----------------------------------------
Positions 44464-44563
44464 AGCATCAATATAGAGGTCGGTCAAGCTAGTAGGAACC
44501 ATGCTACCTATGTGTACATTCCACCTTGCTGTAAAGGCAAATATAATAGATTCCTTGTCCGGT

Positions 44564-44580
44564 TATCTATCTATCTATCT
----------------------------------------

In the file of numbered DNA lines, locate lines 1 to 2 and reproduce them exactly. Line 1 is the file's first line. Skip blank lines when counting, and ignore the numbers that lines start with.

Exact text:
Positions 44464-44563
44464 AGCATCAATATAGAGGTCGGTCAAGCTAGTAGGAACC